Sweden, which currently holds the presidency of the European Union, commented that the United Nations “should reconsider its presence in Geneva,” according to an Associated Press article. “Even if this is Switzerland, it sends a very unfortunate signal to large parts of the rest of the world about attitudes and prejudices in Europe,” Swedish Foreign Minister Carl Bildt wrote on his blog. He continued to observe that the ban is a “poor act of diplomacy” from the Swiss, whose neutrality on globally divisive issues is renowned.
Analysts and commentators are also pointing to the ban as a serious complication for dialogue with Muslims around the world, even among those who are non-practicing, because the minaret is largely seen as a symbol of Arab and Muslim identity.
A new division opened in the State Department this year: the office of the Special Representative to Muslim Communities. Farah Pandith’s mission is to reach out to the world’s 1.2 billion Muslims. She tells Steve Inskeep the office will influence how Muslims perceive the United States.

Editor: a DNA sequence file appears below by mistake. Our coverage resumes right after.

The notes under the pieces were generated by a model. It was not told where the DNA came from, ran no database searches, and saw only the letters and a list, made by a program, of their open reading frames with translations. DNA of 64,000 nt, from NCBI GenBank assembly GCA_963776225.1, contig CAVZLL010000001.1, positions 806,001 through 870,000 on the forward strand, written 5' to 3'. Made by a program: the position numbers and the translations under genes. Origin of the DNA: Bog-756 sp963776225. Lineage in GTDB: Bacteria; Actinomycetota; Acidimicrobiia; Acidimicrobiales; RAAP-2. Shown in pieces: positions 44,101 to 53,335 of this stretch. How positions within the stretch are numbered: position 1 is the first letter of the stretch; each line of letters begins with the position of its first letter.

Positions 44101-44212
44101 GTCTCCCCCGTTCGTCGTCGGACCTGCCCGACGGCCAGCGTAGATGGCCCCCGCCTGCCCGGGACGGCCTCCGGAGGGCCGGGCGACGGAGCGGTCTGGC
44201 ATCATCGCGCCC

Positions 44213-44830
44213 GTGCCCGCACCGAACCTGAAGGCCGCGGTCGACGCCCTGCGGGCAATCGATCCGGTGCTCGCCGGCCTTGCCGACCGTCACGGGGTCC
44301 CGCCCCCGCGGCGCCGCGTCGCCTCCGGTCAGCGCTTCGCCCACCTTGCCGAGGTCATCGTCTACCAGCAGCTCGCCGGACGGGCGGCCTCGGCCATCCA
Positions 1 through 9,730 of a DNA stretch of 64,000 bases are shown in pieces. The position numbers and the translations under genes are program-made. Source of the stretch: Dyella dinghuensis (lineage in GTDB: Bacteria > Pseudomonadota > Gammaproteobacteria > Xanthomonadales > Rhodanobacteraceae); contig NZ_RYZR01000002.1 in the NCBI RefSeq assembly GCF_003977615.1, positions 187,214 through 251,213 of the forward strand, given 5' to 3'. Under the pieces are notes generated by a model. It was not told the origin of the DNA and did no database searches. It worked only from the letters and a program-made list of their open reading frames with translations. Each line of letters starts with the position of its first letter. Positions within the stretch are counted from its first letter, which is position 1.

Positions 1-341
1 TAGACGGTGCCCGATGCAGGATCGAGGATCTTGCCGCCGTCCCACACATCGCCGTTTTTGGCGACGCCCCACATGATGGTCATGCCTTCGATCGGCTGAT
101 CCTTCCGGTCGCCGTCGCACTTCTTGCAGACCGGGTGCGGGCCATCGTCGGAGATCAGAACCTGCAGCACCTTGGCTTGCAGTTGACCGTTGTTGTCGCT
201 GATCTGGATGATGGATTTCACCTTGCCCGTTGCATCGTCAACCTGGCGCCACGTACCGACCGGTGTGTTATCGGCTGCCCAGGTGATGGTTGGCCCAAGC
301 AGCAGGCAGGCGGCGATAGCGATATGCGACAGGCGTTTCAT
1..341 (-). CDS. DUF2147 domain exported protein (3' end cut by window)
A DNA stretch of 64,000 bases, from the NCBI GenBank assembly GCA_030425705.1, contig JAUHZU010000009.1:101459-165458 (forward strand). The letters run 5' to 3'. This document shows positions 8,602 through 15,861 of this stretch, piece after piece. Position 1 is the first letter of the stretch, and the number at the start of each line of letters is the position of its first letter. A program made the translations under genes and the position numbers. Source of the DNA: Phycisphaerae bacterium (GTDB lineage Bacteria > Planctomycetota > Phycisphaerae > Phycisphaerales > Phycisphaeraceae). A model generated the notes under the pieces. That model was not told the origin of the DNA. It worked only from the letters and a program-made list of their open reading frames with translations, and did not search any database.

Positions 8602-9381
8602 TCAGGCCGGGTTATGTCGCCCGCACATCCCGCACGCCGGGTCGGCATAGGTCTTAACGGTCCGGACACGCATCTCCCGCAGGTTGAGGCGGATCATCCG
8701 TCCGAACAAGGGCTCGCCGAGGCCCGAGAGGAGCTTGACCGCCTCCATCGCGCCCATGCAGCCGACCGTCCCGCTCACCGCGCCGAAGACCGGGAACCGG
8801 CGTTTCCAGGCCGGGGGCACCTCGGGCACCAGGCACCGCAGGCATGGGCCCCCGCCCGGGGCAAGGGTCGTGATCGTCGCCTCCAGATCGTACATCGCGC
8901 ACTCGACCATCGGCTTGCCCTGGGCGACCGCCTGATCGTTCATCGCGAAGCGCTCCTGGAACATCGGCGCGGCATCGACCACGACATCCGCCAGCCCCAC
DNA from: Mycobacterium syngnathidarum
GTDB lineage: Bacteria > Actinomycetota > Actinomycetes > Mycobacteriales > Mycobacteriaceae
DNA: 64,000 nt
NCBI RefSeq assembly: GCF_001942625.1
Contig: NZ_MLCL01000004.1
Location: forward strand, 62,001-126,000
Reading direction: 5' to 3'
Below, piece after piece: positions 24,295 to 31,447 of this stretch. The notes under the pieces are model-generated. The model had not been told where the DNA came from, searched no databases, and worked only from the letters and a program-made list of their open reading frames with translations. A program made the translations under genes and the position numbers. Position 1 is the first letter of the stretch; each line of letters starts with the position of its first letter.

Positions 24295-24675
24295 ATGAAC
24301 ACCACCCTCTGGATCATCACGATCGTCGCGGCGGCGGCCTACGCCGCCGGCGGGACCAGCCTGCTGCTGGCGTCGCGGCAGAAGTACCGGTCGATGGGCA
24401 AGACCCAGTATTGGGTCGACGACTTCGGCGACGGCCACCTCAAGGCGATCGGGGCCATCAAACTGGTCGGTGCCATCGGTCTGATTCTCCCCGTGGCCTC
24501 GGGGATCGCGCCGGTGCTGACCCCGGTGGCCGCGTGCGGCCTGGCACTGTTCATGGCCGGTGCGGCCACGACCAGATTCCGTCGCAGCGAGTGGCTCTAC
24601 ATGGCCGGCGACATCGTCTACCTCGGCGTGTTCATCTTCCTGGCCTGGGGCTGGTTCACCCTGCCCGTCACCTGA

Barack Obama’s candidacy is winning over hearts and minds in Europe, where his race, youth, and promise of change are raising hopes for a likeable America, once again. German weekly magazine Der Spiegel placed a picture of the Illinois Senator on its February cover under the headline The Messiah Factor. Inside, the magazine discussed Obama as exemplary rejection of the Bush era and links to the Iraq war, Abu Graib scandal, and egoistic diplomacy. A string of British pro-Obama groups have sprung up on the social networking site _Facebook,’ and a recent survey published by the CSA polling group last month showed that the French now favor Obama over Hillary Clinton.
Miguel Angel Moratinos, the Spanish foreign minister, stressed the importance of Muslims in European countries and the sharing of a multitude of values, urging a joint fight against discrimination of Muslims in Europe. The head of the Spanish diplomacy stressed in a latter to the director of the Islamic Educational, Scientific, and Cultural Organization (ISESCO), the millions of Muslims that are essential to a prosperous Europe, both in their work and social presence.